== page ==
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Avoid this FAKE ‘email password expired’ warning

·2-min read
Image of woman looking surprised at her laptop with screenshot of fake email password expiry scam
Keep an eye out for this fake 'warning' trying to harvest your details. (Source: Getty, MailGuard)

Australians have been cautioned against any emails in their inbox claiming that the recipient’s email password is expiring.

Falling for this kind of fraudulent ‘password expiring’ email could see the victim’s sensitive information and private data exploited for criminal activity, email security software platform MailGuard has warned.

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In a recent blog post, MailGuard said it had intercepted a new phishing email doing the rounds that was using “social engineering tactics” to trick people.

“Scammers are targeting victims with an email titled, ‘Warning: Your email password has expired’. Recipients of this email are advised to be cautious before clicking on any links,” it said.

The email claims that the recipient must “verify before [they] can continue to use the current password”, with a blue hyperlinked button urging users to click to “keep the same password”.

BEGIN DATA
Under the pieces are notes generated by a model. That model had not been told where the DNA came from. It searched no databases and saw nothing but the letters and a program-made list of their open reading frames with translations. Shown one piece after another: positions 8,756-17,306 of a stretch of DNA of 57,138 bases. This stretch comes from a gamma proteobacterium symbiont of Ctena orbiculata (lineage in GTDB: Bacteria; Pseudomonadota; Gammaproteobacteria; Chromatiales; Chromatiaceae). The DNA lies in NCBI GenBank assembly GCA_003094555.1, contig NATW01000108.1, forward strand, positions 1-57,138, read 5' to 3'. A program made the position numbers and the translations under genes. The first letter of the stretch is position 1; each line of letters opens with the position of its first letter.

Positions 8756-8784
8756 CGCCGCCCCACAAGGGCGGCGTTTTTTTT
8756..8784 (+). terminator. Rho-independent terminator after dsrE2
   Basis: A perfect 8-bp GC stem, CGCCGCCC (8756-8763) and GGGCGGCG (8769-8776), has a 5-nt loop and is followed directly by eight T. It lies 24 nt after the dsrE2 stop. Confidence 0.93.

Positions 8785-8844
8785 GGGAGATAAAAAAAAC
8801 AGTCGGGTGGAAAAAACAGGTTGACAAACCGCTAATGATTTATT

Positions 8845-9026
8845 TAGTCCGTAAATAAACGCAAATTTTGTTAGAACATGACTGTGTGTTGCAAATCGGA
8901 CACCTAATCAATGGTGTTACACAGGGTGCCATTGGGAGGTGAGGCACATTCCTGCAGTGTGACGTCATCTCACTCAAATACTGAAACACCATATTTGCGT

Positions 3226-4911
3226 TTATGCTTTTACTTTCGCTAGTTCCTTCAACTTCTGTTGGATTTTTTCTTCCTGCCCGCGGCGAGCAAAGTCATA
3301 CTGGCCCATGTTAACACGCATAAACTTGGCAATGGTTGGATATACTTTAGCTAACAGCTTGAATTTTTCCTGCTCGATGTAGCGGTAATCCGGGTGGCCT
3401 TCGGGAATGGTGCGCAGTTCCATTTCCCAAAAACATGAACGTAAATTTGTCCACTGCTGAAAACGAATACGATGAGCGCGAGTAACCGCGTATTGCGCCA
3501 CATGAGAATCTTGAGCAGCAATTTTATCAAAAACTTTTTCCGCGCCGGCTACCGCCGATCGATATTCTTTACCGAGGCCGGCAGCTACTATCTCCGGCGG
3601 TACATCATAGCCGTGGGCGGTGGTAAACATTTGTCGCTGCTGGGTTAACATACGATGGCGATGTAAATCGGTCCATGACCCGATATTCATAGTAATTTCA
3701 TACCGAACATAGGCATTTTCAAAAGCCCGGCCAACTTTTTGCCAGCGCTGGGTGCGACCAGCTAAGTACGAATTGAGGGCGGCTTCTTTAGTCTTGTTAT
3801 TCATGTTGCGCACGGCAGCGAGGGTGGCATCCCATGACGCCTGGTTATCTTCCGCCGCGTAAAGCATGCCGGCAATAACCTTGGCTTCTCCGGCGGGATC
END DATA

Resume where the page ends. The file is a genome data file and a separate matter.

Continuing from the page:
'Warning: Your email password has expired' scam email screenshot
(Source: MailGuard)

Clicking on the button takes the user to the following page that asks for their email address and password.

'Sign in to continue' fake password expired scam page
(Source: MailGuard)

After keying in their private information, users’ details are then stolen and stored by the cyber criminals, with the following screen stating "Completing email update".

“Scammers harvest these credentials under the guise of the ‘updating’ notification displayed in the green text box,” MailGuard said.

Completing email update scam window
(Source: MailGuard)

How to avoid falling for this scam

There are a few tell-tale signs that the email is a scam – if you know how to look for them. For one thing, the email does not address the user by name.

WATCH BELOW: 4 Tips for Spotting and Avoiding Common Scams

Secondly, the email is poorly and unprofessionally designed, with no explanation of why the user’s email password may need to be “verified”.

The large red font should also be a dead giveaway that the email is a fake.

And finally, the page that requests the user’s email and password is a very generic stock image of a laptop, a cup of coffee, and notebook on a wooden-look table – and even has “” URL in the bottom right-hand corner.

“MailGuard urges all recipients of this email to delete it immediately without clicking on any links,” the email security software platform stated.

“Providing your personal details can result in your sensitive information being used for criminal activity.”

Several government authorities and agencies, including the ACCC, the police, banks and telco giants have ramped up warnings against scams as Australians lose a record amount of money to scammers.

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